As you receive annual pay increases and promotions, you should be saving more for your retirement. Your pay raises though may “actually make it harder to achieve a comfortable retirement,” according to a 2020 article, Controlling Lifestyle Creep: How to Advise Clients When They Get a Raise by the investment firm, Morningstar.
A bigger paycheck empowers people to reward themselves. Many times, our expenses grow at the cost of retirement savings not keeping up with the same proportion of our income.
John Maynard Keynes’ General Theory published in 1936 suggested that the personal saving-income ratio was consistently determined by one’s income and would almost increase as much as income increased. Franco Modigliani was awarded the Nobel Prize in 1985 for challenging Keynes’ work. Modigliani believed the amount of savings one would save for retirement would reflect their view on their lifetime resources.
People, according to Modigliani’s research, ideally will attempt to calculate the required assets they should save to have a stable lifestyle in retirement. Modigliani’s hypothesis is called the life-cycle hypothesis (LCH).
Two decades later, behavioral economists conducted research that revealed that people deviate from the LCH model. Savers in the study. Regretted earmarking current dollars for retirement because it meant a postponed indulgence. Procrastination and other factors sabotaged plans to increase retirement savings.
The economists, Richard Thaler and Shlomo Benartzi then created Save More Tomorrow, or SMarT, to address the retirement shortfalls in the real world. SMarT is a pension program designed to increase employees’ savings rates as they were promoted.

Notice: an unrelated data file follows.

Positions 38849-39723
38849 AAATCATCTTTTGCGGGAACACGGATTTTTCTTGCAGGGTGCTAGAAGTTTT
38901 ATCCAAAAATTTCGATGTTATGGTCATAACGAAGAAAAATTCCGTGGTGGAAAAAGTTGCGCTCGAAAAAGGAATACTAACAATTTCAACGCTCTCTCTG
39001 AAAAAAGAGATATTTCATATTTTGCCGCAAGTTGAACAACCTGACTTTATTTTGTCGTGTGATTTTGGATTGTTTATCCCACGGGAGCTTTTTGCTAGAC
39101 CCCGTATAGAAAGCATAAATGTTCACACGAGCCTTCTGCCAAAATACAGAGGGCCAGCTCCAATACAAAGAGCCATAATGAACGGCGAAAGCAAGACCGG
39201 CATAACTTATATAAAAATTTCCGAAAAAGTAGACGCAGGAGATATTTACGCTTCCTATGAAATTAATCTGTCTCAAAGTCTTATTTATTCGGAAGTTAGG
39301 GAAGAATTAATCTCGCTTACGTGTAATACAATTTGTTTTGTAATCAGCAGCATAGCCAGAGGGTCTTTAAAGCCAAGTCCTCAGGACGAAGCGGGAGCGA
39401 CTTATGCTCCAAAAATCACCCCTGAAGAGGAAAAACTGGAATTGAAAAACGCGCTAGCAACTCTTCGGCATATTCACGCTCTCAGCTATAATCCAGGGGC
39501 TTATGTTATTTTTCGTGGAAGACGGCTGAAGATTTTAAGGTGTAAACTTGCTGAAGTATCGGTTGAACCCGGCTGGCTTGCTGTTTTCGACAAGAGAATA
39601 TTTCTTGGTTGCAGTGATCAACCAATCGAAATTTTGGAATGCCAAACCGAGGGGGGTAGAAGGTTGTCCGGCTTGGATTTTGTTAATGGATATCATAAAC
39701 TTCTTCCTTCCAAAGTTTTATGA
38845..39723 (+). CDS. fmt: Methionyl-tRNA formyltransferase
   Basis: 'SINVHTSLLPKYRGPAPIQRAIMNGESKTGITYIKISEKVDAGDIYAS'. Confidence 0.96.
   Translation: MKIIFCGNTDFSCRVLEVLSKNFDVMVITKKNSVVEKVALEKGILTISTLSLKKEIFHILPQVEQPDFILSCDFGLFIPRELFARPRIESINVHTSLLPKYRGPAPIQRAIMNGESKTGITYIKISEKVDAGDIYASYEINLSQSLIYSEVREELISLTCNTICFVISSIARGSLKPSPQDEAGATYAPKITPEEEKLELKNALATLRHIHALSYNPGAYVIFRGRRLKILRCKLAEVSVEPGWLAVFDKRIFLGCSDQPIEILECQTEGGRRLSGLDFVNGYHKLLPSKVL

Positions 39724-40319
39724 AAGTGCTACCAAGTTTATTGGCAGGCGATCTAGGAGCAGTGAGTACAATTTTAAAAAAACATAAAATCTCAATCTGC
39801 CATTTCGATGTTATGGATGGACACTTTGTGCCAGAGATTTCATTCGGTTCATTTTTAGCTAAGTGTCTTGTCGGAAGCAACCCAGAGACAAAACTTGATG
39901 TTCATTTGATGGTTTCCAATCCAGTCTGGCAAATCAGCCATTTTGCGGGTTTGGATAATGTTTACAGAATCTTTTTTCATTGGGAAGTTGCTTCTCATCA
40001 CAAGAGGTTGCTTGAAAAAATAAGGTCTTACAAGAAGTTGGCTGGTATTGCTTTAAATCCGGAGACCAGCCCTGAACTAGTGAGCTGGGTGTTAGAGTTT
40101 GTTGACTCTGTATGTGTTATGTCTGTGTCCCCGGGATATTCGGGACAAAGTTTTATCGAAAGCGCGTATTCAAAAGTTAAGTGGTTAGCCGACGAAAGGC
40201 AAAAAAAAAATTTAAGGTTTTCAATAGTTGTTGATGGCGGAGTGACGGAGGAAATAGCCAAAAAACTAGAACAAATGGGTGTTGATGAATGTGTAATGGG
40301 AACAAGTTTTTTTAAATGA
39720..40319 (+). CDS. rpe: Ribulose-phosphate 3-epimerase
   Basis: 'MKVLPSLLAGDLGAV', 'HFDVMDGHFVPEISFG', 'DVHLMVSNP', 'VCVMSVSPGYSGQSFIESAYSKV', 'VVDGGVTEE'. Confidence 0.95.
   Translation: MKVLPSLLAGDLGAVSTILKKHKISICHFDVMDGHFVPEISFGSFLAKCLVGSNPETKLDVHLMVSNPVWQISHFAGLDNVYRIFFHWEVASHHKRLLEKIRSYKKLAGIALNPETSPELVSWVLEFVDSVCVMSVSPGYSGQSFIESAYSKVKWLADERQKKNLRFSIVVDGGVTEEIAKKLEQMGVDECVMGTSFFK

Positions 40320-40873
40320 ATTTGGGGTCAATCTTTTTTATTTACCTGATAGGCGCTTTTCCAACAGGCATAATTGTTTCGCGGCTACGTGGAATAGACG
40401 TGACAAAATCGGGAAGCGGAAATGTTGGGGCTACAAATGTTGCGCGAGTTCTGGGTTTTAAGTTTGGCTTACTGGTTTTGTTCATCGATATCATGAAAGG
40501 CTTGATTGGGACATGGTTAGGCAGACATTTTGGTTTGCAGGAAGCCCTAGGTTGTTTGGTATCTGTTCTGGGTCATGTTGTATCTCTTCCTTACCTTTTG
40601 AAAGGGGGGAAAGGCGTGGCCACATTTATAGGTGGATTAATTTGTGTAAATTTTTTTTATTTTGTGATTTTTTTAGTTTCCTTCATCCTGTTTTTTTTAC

“The increase in pension contributions of the person joining the SMarT plan will happen when they get their next pay raise. This way, people will not experience a loss in pay, but rather a decrease in future gains. By avoiding feelings of loss, it becomes easier for people to accept increases in pension contributions. This feature also reduces the amount of self-control needed for the program, as people in the plan do not need to cut spending and thus avoid the experience of spending power decrease.”
In its 2020 online article, Morningstar offers three rules of thumb that you might want to consider to ensure you can save enough to have a stable retirement. These strategies are:
- Spend twice your years on retirement. If you are going to retire in 10 years, you should spend 20% of your raise and save the remaining 80% for retirement.
- Save your age, as a percentage of the raise. If you are 50 years old, you should save 50% of the raise.
- Save at least 33% of your raise. If your take-home income increased by $1,000, you should save $333 of that new income.
The Federal Employee Retirement (FERS) and the U.S. military’s Blended Retirement System (BRS) currently do not offer something like the SMarT plan’s software to automatically increase contributions in the Thrift Savings Plan (TSP) when one is promoted or receives raises.
FERS employees and members of the uniformed services should remember they have two choices to make regarding TSP contributions. These are percentages of salary or fixed dollar amounts. Also, if they have not yet attained their 50th birthday, they should ensure they receive matching contributions from the TSP thru the last pay period by keeping their overall contributions below the $20,500 elective deferral limit for 2023.
Each year contributions will go up as your salary goes up when using the percentage of salary contribution choice for the TSP. However, if you are highly compensated, choosing a percentage of your salary may result in you reaching the elective deferral limit before the end of the year; thereby losing out on some matching contributions for the last weeks or months.
Fixed dollar amount contributions mean calculating your fixed dollar amount each year to ensure that your contributions take you up to the limit but no further. For example, an individual could have equal contributions over the course of the 2023 calendar year (for 26 pay periods) or $866 per pay period.
Saving for your retirement in the TSP also offers you the opportunity to explore having your contributions distributed between the Traditional or the Roth alternatives. You may want to consider the advantages of tax-free income sooner rather than later because you will have to have Roth TSP established five years before you access them, and you will have to be age 59 and a half to do so.